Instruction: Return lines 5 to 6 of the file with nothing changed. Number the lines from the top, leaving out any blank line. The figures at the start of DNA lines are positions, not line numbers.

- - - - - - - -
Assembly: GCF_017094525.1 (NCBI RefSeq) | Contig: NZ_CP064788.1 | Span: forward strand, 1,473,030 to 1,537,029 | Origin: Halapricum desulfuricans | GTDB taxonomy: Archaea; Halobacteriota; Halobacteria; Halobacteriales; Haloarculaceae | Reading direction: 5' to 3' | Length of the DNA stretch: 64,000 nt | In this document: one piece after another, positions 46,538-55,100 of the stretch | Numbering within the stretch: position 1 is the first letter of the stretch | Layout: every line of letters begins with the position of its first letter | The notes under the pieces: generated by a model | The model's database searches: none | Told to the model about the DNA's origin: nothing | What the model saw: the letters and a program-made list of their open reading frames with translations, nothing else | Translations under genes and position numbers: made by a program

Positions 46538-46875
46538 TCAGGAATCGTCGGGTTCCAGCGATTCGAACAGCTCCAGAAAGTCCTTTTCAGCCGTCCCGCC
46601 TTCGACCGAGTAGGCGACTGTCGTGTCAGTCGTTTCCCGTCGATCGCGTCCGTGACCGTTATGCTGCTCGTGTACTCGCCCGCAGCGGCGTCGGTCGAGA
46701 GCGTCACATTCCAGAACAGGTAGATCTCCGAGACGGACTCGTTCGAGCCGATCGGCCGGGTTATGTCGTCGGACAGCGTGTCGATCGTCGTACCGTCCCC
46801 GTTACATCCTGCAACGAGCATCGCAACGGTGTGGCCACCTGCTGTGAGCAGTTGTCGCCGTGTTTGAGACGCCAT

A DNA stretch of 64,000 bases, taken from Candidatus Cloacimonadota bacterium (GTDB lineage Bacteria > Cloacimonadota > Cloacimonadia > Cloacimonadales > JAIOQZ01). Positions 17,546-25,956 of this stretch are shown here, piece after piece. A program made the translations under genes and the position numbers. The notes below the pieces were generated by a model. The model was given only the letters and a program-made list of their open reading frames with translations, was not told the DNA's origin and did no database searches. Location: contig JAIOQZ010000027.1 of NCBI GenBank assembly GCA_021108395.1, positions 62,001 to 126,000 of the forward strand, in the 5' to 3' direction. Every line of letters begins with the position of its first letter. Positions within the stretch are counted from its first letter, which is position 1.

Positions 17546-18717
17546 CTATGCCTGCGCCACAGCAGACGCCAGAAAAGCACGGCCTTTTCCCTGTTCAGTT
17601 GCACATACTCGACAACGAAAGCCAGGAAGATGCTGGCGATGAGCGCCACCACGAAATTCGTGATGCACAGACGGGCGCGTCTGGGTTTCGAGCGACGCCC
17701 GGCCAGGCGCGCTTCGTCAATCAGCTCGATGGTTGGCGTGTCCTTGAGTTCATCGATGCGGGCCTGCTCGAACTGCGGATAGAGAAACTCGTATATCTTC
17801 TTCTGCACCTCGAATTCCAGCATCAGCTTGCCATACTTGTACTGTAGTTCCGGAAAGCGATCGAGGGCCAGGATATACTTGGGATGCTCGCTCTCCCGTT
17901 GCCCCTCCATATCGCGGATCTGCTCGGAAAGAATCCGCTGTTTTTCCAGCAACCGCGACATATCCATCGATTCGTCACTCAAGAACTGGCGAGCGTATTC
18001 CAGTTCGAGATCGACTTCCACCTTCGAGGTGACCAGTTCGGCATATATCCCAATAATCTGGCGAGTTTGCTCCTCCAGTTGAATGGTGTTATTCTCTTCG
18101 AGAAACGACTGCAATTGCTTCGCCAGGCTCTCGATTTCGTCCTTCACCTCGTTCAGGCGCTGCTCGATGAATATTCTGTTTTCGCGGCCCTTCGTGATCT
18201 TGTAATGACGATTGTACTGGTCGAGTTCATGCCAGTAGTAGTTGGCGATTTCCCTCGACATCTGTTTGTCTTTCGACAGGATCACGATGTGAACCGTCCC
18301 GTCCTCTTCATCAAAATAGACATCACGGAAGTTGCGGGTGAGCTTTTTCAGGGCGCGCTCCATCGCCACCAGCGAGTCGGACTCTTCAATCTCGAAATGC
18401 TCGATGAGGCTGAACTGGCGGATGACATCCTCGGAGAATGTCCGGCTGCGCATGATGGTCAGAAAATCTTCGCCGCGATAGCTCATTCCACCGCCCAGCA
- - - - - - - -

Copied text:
46701 GCGTCACATTCCAGAACAGGTAGATCTCCGAGACGGACTCGTTCGAGCCGATCGGCCGGGTTATGTCGTCGGACAGCGTGTCGATCGTCGTACCGTCCCC
46801 GTTACATCCTGCAACGAGCATCGCAACGGTGTGGCCACCTGCTGTGAGCAGTTGTCGCCGTGTTTGAGACGCCAT